It was hot and stuffy and Burly was squashing Curly uncomfortably into the side of the honeycomb frame. Soft spring light washed gently over Curly’s enormous eyes and Twirly was twitching slowly, coming out of sleep. He was anxious that Curly would be cross at the fidgety disturbance and at the squashing, but Curly’s mind was elsewhere. He shoved as best he could at his other brother and Burly snored softly, slightly shifting his large body to get away from the fidgeting and the pushing.
Curly wasn’t particularly cross, but as the growing sunlight spread warmth and morning throughout the hive, he had a curious sense of something changing. The girls were everywhere awake and all their senses were probing the air, trying to understand what it was that was different today. It was more than the sense of spring and the rising heat, it was more than the newly ambered light drifting up through the grid that formed the base of the hive. On this very particular morning there was none of the early morning muttering about inadequately sealed gaps, none of the urgent movement towards the sharded light piercing through unsealed spaces. No brow-furrowed bee engineers were assessing how much propoliswould be needed to seal the breaches, or where the bees should source it, who should do the work nor even how long it would take. Instead there was just this curious electric energy and a charged, murmuring anxiety spreading from frame to frame throughout the hive.
Listening absent mindedly to Burly’s snoring rhythm, Curly pondered awhile. The honey stores were proceeding nicely he had observed. Curly had learned from his many sisters that their primary function, and the function that killed them in the end, was foraging to bring back the raw materials for the colony’s survival. They had clearly been busy and the colony was thriving, crowded even. He had noted yesterday that Mother had been extremely lively with her egg laying and that her fastidious retinue were especially busy keeping her fed and watered. They had been cleaning her more urgently as she moved from cell to cell, each time leaving behind a tiny egg that would soon grow into a grub and eventually into a new bee. She had even laid eggs in several overly large cells, cells which Curly thought were mistakes made by younger bees not used to drawing out comb for honey stores and raising brood.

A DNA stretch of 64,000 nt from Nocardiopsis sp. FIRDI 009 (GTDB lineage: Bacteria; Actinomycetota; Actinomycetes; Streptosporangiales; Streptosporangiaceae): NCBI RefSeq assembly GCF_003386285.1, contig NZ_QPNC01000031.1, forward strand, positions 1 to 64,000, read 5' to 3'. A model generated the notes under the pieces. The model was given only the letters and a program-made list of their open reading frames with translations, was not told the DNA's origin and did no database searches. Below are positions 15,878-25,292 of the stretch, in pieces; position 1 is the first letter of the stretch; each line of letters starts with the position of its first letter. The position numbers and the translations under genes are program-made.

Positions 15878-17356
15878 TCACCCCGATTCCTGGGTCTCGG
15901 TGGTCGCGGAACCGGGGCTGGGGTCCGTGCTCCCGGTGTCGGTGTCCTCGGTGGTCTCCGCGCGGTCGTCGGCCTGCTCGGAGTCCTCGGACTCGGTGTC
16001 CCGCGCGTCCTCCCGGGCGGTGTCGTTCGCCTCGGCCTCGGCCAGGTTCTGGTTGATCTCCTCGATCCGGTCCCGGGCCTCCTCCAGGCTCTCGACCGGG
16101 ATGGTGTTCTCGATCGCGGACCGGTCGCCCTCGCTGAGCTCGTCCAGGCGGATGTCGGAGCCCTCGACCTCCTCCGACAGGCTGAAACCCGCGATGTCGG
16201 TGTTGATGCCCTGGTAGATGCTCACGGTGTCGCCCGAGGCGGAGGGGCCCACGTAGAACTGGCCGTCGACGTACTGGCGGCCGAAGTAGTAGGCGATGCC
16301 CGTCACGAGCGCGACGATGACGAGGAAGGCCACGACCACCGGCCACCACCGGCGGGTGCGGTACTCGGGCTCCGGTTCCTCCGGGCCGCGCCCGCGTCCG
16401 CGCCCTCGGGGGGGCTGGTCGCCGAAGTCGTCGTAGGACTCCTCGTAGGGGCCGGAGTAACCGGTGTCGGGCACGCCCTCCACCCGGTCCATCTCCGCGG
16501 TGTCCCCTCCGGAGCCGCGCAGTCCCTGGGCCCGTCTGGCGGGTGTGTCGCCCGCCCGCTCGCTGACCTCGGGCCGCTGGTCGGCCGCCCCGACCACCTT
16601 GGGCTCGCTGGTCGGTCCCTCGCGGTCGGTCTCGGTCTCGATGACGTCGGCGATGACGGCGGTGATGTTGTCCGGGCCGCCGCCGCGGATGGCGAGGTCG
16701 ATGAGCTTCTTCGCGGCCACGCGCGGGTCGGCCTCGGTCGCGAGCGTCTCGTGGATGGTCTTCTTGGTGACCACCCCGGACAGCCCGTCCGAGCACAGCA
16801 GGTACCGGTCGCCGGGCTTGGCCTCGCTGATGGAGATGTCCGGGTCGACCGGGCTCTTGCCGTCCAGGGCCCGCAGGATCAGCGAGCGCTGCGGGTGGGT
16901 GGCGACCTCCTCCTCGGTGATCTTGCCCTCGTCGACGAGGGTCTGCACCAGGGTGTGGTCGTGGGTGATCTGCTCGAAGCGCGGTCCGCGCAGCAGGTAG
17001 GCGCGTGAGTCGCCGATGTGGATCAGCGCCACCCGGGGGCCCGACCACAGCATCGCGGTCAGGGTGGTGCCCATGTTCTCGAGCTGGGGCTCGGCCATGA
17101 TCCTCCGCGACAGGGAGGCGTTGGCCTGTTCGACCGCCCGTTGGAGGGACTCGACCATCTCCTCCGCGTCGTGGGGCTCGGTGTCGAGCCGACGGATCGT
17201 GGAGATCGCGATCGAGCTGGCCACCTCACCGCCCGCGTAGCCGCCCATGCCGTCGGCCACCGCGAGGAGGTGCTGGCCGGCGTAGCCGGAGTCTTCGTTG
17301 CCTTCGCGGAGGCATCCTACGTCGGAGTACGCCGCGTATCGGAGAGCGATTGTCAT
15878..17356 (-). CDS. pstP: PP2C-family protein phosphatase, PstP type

Curly had also noticed that her retinue seemed bigger lately and that periodically a group of them stopped and surrounded Mother. They were moving her limbs up and down, side to side. They stretched out her wings and bent her joints for minutes at a time. They had also forgotten to feed her as regularly and when they did feed her, it was much less than usual. It was as if she were on a diet. It was as if she were being forced to exercise. Curly pondered this strange possibility awhile. Shoving Burly awake and telling Twirly to keep close because something was up, Curly headed off to where he had last seen the colony’s Queen. “What’s happening” piped Twirly, his eyes gleaming and his wonky frame moving awkwardly to keep up with his brother. He looked over his shoulder to check that Burly was coming too. Yawning and trying his best to get his antennae up and alert, Burly mumbled something about breakfast. There would be no breakfast yet. The whole hive was in a buzzing uproar, with many bees moving fast and apparently at random across the frames and with no clear goal. To Burly it looked like chaos and he wondered fleetingly if the hornets were back. But this wasn’t like the hornet attack. There was no organisation, no sense that anyone had any idea where they were going or why, just high energy agitation. He pushed a leg around his little brother, shielding him from the seething crowd, helping him along as Curly shoved his way through.